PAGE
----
Suzanne Forsyth / Kim Anselmo / Joyce Morrison ~ Davis, CA *Number Two overall,The Dog News Top Ten List Breed

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*The Dog News Top Ten Lis

Dog News 69

The Saint Bernard:



here is a lively old gospel song/spiritual titled “Saints Bound for Heaven” that is sometimes misidentified as “Saints Bound for Glory.” For a Saint Bernard, it wouldn’t matter which way it was sung because to this breed, having a job is “heaven” and for their owners, “glory” comes by way of the dogs’ performances, the titles they earn and the contentment of their dogs because they have a task to perform. It’s of no concern to the dogs if the job entails hauling a cart, pulling enormous amounts of weight on a “sled” with runners on snow or wheels on a flat surface, leaping over jumps or wiggling through tunnels, to a working breed like the Saint Bernard, any job is a good job. “When they are bred correctly, the Saint Bernard is a strong, powerful, intelligent dog with a sweet temperament. Of course, then it’s up to the dog’s owner to train and condition their dog. Saints love to be trained and be given a job. Remember, they were developed to be a working breed. They have a rich history of being versatile in many different areas,” said John Cox, who with his wife, Suzanne, owns Kris (Ch WDCh XmaxKris Van ‘T Hof Ten Eynder UDX RAE2 MXP5 MXPB MXPS MJP4 NJPB NFP OFP XFP VCD2 DD WPS), a Saint that has a total of 39 titles. “Saints are bred to travel long distances in the mountains, to think for themselves, to haul freight and do a lot of other jobs. They are generally willing to do whatever is asked of them but they have to be structurally sound enough to do those jobs. Unfortunately there is a mind-set in our breed that dogs in the show ring are ‘different’ from the working dogs which has created something of an ‘us versus them’ attitude. We have to keep reminding people that you can have beautiful dogs that are sound in both mind and body, not just a head on a platter that can’t even make it around the 70 Dog News

Kris (Ch WDCh XmaxKris Van ‘T Hof Ten Eynder UDX RAE2 MXP5 MXPB MXPS MJP4 NJPB NFP OFP XFP VCD2 DD WPS), John and Suzanne Cox’s Saint Bernard, owns 39 titles.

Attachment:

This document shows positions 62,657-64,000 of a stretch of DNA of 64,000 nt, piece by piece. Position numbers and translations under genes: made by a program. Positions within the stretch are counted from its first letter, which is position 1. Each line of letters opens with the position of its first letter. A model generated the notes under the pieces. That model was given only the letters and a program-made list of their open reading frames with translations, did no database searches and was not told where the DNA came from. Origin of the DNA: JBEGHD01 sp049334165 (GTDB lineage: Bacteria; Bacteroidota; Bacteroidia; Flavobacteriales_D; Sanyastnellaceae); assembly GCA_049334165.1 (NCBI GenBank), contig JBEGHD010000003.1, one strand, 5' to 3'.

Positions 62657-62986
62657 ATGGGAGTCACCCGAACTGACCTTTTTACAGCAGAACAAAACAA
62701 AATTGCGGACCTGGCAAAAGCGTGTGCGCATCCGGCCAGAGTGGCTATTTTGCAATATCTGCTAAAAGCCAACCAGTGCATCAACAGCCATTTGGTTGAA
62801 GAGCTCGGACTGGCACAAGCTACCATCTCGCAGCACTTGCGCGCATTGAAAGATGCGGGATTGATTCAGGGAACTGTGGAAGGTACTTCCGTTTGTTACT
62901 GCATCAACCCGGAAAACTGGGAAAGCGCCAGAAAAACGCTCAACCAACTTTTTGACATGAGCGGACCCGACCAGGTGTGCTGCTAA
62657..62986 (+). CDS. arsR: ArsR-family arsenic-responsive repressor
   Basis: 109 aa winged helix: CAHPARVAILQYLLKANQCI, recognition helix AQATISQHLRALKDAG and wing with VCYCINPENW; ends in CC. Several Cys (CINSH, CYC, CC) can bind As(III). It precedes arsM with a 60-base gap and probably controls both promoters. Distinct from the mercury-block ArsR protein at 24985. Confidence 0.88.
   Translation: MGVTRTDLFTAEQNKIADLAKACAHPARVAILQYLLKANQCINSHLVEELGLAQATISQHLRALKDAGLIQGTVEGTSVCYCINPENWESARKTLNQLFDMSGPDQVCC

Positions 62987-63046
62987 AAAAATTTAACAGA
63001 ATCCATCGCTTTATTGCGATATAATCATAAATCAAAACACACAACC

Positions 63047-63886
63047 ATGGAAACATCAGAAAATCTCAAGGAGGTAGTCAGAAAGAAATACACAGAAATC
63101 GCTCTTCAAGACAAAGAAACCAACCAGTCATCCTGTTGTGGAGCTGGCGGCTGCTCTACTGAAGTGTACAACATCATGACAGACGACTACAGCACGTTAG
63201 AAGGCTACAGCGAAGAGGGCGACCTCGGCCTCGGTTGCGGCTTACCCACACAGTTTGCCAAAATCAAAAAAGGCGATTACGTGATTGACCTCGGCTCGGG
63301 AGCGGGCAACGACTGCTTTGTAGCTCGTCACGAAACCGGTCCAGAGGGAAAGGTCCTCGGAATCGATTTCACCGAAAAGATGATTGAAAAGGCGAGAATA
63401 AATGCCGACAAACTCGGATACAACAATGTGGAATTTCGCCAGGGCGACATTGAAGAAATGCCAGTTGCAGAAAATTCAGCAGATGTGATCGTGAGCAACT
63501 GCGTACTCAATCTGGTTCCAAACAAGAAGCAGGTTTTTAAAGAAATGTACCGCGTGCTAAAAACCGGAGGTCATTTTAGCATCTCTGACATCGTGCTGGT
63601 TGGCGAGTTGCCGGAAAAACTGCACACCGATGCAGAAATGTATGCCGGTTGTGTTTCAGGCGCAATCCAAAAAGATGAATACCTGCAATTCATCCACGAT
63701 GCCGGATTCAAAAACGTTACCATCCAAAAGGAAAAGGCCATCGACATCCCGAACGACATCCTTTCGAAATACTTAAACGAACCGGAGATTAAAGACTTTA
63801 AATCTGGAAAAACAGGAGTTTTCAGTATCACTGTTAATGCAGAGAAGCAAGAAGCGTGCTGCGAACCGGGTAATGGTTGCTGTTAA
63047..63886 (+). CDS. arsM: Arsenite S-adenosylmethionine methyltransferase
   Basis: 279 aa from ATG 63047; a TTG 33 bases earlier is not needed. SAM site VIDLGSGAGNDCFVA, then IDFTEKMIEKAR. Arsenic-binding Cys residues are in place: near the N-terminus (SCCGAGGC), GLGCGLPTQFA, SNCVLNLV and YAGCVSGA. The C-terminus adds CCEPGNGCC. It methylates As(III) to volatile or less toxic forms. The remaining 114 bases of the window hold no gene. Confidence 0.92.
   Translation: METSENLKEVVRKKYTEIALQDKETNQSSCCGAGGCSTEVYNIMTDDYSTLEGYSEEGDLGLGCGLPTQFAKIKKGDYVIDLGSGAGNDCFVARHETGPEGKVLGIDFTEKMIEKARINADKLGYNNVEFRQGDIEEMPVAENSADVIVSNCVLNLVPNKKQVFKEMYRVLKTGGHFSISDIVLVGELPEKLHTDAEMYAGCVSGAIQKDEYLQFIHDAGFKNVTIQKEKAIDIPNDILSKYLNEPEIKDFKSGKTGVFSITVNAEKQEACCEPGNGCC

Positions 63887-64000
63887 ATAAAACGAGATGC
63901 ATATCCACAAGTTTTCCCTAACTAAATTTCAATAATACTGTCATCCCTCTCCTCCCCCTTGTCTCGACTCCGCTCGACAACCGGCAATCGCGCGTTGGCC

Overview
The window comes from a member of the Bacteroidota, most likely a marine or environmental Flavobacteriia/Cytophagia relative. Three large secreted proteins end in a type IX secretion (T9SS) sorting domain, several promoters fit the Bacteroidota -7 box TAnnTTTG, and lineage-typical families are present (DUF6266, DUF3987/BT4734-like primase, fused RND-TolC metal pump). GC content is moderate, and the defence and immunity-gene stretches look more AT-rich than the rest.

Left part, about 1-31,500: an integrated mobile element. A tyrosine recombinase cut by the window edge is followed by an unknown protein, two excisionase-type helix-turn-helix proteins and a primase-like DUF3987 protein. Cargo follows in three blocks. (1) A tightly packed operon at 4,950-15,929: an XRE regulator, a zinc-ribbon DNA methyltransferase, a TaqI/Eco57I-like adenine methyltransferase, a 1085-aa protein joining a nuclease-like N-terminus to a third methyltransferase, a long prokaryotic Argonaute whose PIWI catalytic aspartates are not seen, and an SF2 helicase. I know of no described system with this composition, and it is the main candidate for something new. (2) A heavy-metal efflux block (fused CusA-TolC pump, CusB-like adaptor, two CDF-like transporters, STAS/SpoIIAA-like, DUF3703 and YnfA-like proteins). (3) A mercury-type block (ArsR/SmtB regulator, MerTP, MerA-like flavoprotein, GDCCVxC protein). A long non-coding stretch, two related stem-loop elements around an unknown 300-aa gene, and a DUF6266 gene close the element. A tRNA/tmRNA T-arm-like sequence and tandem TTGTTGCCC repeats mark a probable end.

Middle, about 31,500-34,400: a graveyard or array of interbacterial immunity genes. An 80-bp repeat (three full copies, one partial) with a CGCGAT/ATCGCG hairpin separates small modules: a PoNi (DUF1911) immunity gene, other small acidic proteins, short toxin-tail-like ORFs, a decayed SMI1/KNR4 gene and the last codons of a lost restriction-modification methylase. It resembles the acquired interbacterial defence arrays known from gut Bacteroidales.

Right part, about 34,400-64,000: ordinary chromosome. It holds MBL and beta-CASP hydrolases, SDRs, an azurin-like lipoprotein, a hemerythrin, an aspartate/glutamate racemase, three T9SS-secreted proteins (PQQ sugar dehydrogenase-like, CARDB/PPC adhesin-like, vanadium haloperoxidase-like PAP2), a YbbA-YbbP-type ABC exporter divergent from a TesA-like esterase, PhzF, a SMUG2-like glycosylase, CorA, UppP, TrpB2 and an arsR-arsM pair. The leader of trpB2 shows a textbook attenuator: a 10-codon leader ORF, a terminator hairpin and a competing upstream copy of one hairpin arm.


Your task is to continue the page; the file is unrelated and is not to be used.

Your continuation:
Kris and John Cox on a track.

WDCh Echo’s Utmost UD TDX RE DD OA, OAJ WPX SBCA HF/PE, one of Lovey Olbrich’s Saints, at a tracking test.

ring. This may be a ‘head’ breed but Saint people and conformation judges need to remember that a Saint needs to be strong and powerful and sound in head, mind and body. Since I became president of the Saint Bernard Club of America one of my main goals has been to break down the barriers and the mind-sets that there should be a difference between conformation dogs and working dogs,” said Karen

Bodeving, whose dog BISS GCh Shadow Mtn Playboy Atlarge Reema BN RN WPS is graphic proof that Saint Bernards can be both outstanding show dogs and top working dogs as he has a weight pulling superior title to go with his BISS and grand championship. Three weeks before his latest BISS, the dog pulled 3,025 pounds in 14 seconds. This is not the first time there has been a “split” in this breed. The Saint Bernard did not actually emerge as a separate breed from the Swiss Mountain Dog, which was also known as the Swiss Cattle Dog until sometime between 1660 and 1670 and did not begin its work as a search and rescue dog until about the year 1700 when they began accompanying the monks of the Great St. Bernard Hospice on mountain patrols after bad snowstorms looking for unwary missing or trapped travelers. The breed did not even have a name until 1880. The initial split in the breed began when the English started importing what were called “hospice dogs” about 1820. The problem was that the English breeders were far less conscientious in their breeding than the monks or the Swiss breeders had been. As a consequence, the English Saint bore little resemblance to the hospice or Swiss valley dogs. So, the English wrote their own standard for the breed. This led to controversy as to which country had the corAriel (Ch WDCh Echo’s Xtra Sweetie v Eddy CDX RA TD DD rect type and was the true breed authority. An WP SBCA HF/PE), another of Olbrich’s Saints, and her pal international congress was convened in Brussels Lovey at a draft dog test. in 1886 to decide the matter but it was unable Sam (WDCh to reach an agreement. Another international Shadow Mts. Playit Again v congress was called the next year in Zurich and Reema CDX these delegates were able to reach consensus. RE RAE TDX They concluded that the Swiss standard would DD SBCA HF/ PE), Olbrich’s be used in all countries except England. Howcurrent compeever, ultimately there developed three standards tition Saint in for the breed. A modified old Swiss version would obedience. be the one adopted by the Saint Bernard Club of America and used in the United States. There is also an English version and a much revised Swiss version which was adopted by all Fédération Cynologique Internationale (FCI) countries in 1993. With giant breeds like the Saint Bernard, there are always lingering questions about whether these dogs need special training to compete in some of the performance activities. Hazel Olbrich, who goes by the nickname “Lovey,” said, “Not really. Their large size does require some extra attention to things that take place in a small area such as pivots in utility but that simply requires more attention to this detail. As far as anything else is concerned, training a giant breed is simply dog training. You need to have a good instructor that isn’t afraid of giant breeds and that doesn’t make excuses for deficits in performance because it is a giant Huey (BISS GCh Shadow Mtn Playboy Atlarge Reema BN RN breed. It is important to keep in mind that giant WPS), Karen Bodeving’s Saint, is graphic proof that Saint Bernards can be both outstanding show dogs and top working dogs.